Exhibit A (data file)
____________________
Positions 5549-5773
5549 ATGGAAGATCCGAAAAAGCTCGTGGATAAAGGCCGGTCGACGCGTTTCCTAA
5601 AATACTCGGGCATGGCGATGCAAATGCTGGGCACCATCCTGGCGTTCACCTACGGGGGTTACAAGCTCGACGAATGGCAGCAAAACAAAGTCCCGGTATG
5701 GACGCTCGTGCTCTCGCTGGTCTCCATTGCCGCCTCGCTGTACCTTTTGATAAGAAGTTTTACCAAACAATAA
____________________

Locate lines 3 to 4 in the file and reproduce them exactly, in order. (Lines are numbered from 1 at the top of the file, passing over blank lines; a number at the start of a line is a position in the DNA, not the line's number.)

5601 AATACTCGGGCATGGCGATGCAAATGCTGGGCACCATCCTGGCGTTCACCTACGGGGGTTACAAGCTCGACGAATGGCAGCAAAACAAAGTCCCGGTATG
5701 GACGCTCGTGCTCTCGCTGGTCTCCATTGCCGCCTCGCTGTACCTTTTGATAAGAAGTTTTACCAAACAATAA